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  Bay Laurel
Laurus nobilis, wildcrafted, steam-distilled leaves, from Morocco. Sometimes called “Laurel Leaf” Oil.

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Historically, the leaves of the bay laurel were used to crown the victor. This essential oil derived from bay leaves used in cooking has a wonderfully spicy aroma.

Laurel is an antibacterial oil, specifically recommended in a steam inhalation for tonsillitis or added to any cold and flu blend. It is said to be strongly anti-viral, as well. Some resources recommend its use in combatting or preventing any virus which attacks the respiratory system.

Bay Laurel can be an interesting addition to hair care blends, said to be an excellent remedy for hair and scalp, stimulating hair growth and clearing dandruff. There are those who recommend it for treating acne, as well.

Emotionally, it is both uplifting and grounding, helping to clear mental confusion and clarify thought processes. As such, it might be an effective addition to a study blend.

Dr. Kurt Schnaubelt recommends it as a lymphatic stimulant and says it is the oil of choice for treating swollen glands. It is also recommended as an immune stimulant.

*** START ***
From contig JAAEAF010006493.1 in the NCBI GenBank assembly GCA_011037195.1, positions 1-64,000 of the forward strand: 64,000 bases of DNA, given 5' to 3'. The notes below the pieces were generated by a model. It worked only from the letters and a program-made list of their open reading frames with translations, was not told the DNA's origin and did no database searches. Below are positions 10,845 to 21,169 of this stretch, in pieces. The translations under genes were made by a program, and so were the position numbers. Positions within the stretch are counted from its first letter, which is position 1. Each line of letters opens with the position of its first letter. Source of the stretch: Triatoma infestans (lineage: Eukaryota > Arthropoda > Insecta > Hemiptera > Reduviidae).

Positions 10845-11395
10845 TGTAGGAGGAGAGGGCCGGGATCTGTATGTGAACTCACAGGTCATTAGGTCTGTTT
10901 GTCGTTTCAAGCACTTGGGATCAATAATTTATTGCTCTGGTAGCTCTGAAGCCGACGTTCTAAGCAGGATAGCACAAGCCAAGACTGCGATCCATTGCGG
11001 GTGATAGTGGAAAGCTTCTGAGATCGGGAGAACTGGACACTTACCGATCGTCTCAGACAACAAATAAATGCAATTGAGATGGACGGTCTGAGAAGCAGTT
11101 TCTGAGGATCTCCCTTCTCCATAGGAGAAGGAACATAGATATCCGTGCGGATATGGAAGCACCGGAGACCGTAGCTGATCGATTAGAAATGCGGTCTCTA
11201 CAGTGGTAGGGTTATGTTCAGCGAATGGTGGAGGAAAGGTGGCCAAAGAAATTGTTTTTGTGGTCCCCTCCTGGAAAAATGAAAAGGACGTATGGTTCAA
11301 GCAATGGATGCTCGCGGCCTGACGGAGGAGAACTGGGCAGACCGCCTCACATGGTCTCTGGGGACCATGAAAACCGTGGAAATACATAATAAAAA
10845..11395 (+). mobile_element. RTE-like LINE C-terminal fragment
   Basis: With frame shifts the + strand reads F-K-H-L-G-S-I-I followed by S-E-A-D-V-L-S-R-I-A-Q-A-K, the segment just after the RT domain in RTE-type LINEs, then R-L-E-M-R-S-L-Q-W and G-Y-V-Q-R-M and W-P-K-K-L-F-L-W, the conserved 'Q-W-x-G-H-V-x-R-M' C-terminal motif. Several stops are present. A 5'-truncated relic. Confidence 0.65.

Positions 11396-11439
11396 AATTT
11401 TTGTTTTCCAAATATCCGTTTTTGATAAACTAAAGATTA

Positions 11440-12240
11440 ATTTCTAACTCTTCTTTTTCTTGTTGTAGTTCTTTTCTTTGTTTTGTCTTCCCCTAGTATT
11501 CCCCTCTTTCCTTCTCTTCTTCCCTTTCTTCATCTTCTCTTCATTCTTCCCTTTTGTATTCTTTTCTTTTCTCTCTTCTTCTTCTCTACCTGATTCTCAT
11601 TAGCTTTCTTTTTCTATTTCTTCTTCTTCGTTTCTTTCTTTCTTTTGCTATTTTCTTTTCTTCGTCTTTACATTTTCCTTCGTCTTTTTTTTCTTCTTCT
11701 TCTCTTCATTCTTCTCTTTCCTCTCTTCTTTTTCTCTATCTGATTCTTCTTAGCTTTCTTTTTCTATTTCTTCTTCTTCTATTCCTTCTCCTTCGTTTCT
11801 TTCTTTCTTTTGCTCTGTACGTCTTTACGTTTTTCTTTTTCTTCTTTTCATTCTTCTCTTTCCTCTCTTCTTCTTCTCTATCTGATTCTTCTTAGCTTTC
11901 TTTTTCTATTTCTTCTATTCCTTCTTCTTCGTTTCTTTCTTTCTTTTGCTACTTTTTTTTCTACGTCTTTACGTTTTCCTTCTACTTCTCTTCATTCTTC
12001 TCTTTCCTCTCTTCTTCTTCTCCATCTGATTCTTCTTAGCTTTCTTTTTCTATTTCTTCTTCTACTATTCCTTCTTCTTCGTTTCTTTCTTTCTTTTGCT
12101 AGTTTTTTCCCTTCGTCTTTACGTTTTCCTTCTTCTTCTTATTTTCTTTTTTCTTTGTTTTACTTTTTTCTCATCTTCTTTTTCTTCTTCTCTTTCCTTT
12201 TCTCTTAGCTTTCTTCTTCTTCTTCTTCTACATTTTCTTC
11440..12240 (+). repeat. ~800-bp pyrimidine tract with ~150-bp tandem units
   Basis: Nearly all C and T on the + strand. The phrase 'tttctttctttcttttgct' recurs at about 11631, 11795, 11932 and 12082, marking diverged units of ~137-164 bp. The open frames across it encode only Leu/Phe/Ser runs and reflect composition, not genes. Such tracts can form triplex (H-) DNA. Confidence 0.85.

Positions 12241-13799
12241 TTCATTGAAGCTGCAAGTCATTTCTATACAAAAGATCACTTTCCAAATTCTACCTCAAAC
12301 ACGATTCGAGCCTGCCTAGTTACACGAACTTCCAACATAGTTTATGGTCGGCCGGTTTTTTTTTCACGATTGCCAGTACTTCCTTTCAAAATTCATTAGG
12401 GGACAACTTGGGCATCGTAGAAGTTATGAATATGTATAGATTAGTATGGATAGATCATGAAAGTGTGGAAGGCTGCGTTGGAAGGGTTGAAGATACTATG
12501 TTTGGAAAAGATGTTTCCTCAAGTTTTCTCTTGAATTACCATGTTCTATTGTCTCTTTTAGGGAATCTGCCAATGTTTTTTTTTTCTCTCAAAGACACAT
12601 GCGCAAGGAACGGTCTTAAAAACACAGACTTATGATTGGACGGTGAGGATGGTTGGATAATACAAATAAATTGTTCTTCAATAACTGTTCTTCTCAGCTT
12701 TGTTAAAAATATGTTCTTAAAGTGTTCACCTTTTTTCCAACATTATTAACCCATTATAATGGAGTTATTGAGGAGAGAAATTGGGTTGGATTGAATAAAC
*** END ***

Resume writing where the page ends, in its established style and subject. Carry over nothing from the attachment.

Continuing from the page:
I love to add it to blends using the more “medicinal smelling” oils (in my opinion … Tea Tree, Manuka, Saro, etc.) because its aroma makes them more palatable.

I have used it to cook with, adding a couple of drops to a pot of gumbo when I was out of the required bay leaves. Yummy! I recommend it in any recipe calling for bay leaves … saves fishing them out, and gives a more vital flavor.

My pagan friends say laurel will bring money … put a drop on a bingo card and you are guaranteed to win.

WARNING: Avoid using when pregnant, and please be careful using in skin blends: it is both irritating and sensitizing, used unwisely. However it is very effective as a minor component of a blend. Avoid use of Bay Laurel if you are on anti-coagulant therapy (blood thinners).  Robert Tisserand advises potentially carcinogenic based on methyleugenol content; essential oils high in 1,8 cineole can cause CNS and breathing problems in young children; skin sensitization (low risk); mucous membrane irritation (low risk).  Maximum dermal use Tisserand 0.5% ,   IFRA 0.01%

**For other possible oils to avoid, please see our Contraindications page.

Certificate of Analysis:
2014

Batch No. GR-15291
Batch No. GR-15488
Batch No. MO-B516034

BLENDS WITH: Benzoin, Citrus Oils, Black Pepper, Cardamom, Cinnamon, Clove Bud, Coriander, Cypress, Eucalyptus, Frankincense, Geranium, Ginger, Juniper, Lavender, Peppermint, Rosemary, Ylangylang. One of the nicest bars of soap for a man that I’ve ever smelled was a simple blend of Bay Laurel and Atlas Cedarwood. YUMMY. (No I don’t know the proportions, I wasn’t the soapmaker.)



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